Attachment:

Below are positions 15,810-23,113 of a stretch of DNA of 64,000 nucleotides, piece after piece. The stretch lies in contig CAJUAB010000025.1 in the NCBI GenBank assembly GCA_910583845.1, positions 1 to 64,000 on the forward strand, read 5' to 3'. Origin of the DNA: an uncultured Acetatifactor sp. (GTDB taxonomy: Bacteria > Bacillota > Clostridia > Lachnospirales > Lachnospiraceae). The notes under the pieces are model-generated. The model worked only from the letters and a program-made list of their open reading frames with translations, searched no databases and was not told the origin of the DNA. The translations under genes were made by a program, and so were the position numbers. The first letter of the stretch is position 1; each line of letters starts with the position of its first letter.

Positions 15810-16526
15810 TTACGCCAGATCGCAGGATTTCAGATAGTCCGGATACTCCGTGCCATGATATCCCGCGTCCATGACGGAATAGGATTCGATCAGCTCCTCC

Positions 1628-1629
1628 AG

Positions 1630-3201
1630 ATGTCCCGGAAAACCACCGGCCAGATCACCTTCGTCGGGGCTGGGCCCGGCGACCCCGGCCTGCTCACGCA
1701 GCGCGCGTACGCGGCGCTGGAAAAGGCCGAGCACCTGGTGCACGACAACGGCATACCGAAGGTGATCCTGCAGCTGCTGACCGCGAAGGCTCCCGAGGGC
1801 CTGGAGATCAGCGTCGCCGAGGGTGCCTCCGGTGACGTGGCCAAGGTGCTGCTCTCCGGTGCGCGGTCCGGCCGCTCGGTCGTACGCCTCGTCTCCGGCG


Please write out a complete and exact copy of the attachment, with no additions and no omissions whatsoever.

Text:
Below are positions 15,810-23,113 of a stretch of DNA of 64,000 nucleotides, piece after piece. The stretch lies in contig CAJUAB010000025.1 in the NCBI GenBank assembly GCA_910583845.1, positions 1 to 64,000 on the forward strand, read 5' to 3'. Origin of the DNA: an uncultured Acetatifactor sp. (GTDB taxonomy: Bacteria > Bacillota > Clostridia > Lachnospirales > Lachnospiraceae). The notes under the pieces are model-generated. The model worked only from the letters and a program-made list of their open reading frames with translations, searched no databases and was not told the origin of the DNA. The translations under genes were made by a program, and so were the position numbers. The first letter of the stretch is position 1; each line of letters starts with the position of its first letter.

Positions 15810-16526
15810 TTACGCCAGATCGCAGGATTTCAGATAGTCCGGATACTCCGTGCCATGATATCCCGCGTCCATGACGGAATAGGATTCGATCAGCTCCTCC

Positions 1628-1629
1628 AG

Positions 1630-3201
1630 ATGTCCCGGAAAACCACCGGCCAGATCACCTTCGTCGGGGCTGGGCCCGGCGACCCCGGCCTGCTCACGCA
1701 GCGCGCGTACGCGGCGCTGGAAAAGGCCGAGCACCTGGTGCACGACAACGGCATACCGAAGGTGATCCTGCAGCTGCTGACCGCGAAGGCTCCCGAGGGC
1801 CTGGAGATCAGCGTCGCCGAGGGTGCCTCCGGTGACGTGGCCAAGGTGCTGCTCTCCGGTGCGCGGTCCGGCCGCTCGGTCGTACGCCTCGTCTCCGGCG